• ssl_ciphers : Optional

    Overrides the cipher suites used by the spout or the bolt concerned by this configuration

  • ssl_session_resumption : Optional

    Default is true
    If set to true, the TLS handshake between the concerned spout or bolt will be shortened and faster. It results in an improvement for the TLS communications.
    If set to false, the TLS handshake will start from scratch for each connection, even with the same client.

TLS Ciphers

You can set 2 different SSL provider : JDK (default) or OPENSSL

The default JDK provider uses the native encryption library provided by the Java JDK installed on the host. It is very useful for testing purpose or for a setup where a high level of security is not required. No extra installation step needed, it should work in any case. The ciphers used with this provider are listed below:

 1
 2
 3
 4
 5
 6
 7
 8
 9
10
11
12
"TLS_ECDHE_ECDSA_WITH_AES_256_GCM_SHA384"
"TLS_ECDHE_ECDSA_WITH_AES_256_CBC_SHA384"
"TLS_ECDHE_RSA_WITH_AES_256_GCM_SHA384"
"TLS_ECDHE_RSA_WITH_AES_256_CBC_SHA384"
"TLS_DHE_RSA_WITH_AES_256_GCM_SHA384"
"TLS_DHE_RSA_WITH_AES_256_CBC_SHA256"
"TLS_ECDHE_ECDSA_WITH_AES_128_CBC_SHA256"
"TLS_ECDHE_ECDSA_WITH_AES_128_CBC_SHA"
"TLS_ECDHE_RSA_WITH_AES_128_CBC_SHA256"
"TLS_ECDHE_RSA_WITH_AES_128_CBC_SHA"
"TLS_RSA_WITH_AES_128_CBC_SHA256"
"TLS_RSA_WITH_AES_128_CBC_SHA"

Now, if you want to go to production with a higher level of security, you may want to rely on OpenSSL. In that case, use the OPENSSL provider, the associated ciphers are the following ones. In that case, be sure to run the topology on a compatible host, the underlying OpenSSL library and the Apache Portable Runtime (APR) must be installed.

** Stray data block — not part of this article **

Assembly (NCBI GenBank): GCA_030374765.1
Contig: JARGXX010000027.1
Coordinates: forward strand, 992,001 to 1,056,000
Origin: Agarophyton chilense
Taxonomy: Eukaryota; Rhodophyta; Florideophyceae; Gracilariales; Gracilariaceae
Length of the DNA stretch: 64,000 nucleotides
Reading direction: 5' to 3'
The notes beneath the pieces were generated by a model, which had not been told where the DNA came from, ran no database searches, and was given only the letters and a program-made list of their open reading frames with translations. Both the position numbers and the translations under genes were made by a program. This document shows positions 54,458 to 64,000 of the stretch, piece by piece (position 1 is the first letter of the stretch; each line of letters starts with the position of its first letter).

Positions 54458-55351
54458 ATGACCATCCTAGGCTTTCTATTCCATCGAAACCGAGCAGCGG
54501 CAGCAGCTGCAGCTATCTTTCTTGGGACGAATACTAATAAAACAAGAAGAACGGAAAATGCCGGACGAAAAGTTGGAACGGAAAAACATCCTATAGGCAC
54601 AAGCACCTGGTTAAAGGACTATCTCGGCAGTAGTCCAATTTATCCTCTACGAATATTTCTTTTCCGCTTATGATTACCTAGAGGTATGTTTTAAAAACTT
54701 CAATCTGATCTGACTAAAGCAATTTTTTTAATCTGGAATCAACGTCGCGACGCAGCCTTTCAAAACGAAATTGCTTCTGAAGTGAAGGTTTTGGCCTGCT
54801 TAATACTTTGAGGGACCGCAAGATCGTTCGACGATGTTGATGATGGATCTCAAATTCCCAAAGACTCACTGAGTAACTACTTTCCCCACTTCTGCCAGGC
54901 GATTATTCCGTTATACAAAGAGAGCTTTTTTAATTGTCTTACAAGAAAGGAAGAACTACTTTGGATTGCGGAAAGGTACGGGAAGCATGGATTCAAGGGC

1
 2
 3
 4
 5
 6
 7
 8
 9
10
11
12
13
14
15
16
17
18
"ECDHE-ECDSA-AES256-GCM-SHA384"
"ECDHE-ECDSA-AES256-SHA384"
"ECDHE-RSA-AES256-GCM-SHA384"
"ECDHE-RSA-AES256-SHA384"
"DHE-RSA-AES256-GCM-SHA384"
"DHE-RSA-AES256-SHA256"
"ECDHE-ECDSA-AES128-GCM-SHA256"
"ECDHE-RSA-AES128-GCM-SHA256"
"ECDHE-ECDSA-AES128-SHA256"
"ECDHE-RSA-AES128-SHA256"
"ECDHE-ECDSA-AES256-GCM-SHA384"
"ECDHE-RSA-AES256-GCM-SHA384"
"ECDHE-ECDSA-AES256-SHA384"
"ECDHE-RSA-AES256-SHA384"
"AES128-GCM-SHA256"
"AES128-SHA256"
"AES256-GCM-SHA384"
"AES256-SHA256"

Regarding security issues, these providers are tested using the "testssl" tool. With OPENSSL, no vulnerability were found. With JDK, only one vulnerability is found, the "Secure Client-Initiated Renegotiation" which is a DoS threat (see this CVE for in-depth review).

Testing

For testing, you can generate a certificate and keys using :

1
openssl req -x509 -batch -nodes -newkey rsa:2048 -keyout punchplatform.key -out punchplatform.crt

If you want to use the Lumberjack protocol, it expects private key in PKCS8 format. Use the following command to convert a non PKCS8 to PKCS8 key.

1
openssl pkcs8 -topk8 -nocrypt -in punchplatform.key -out punchplatform.key.pkcs8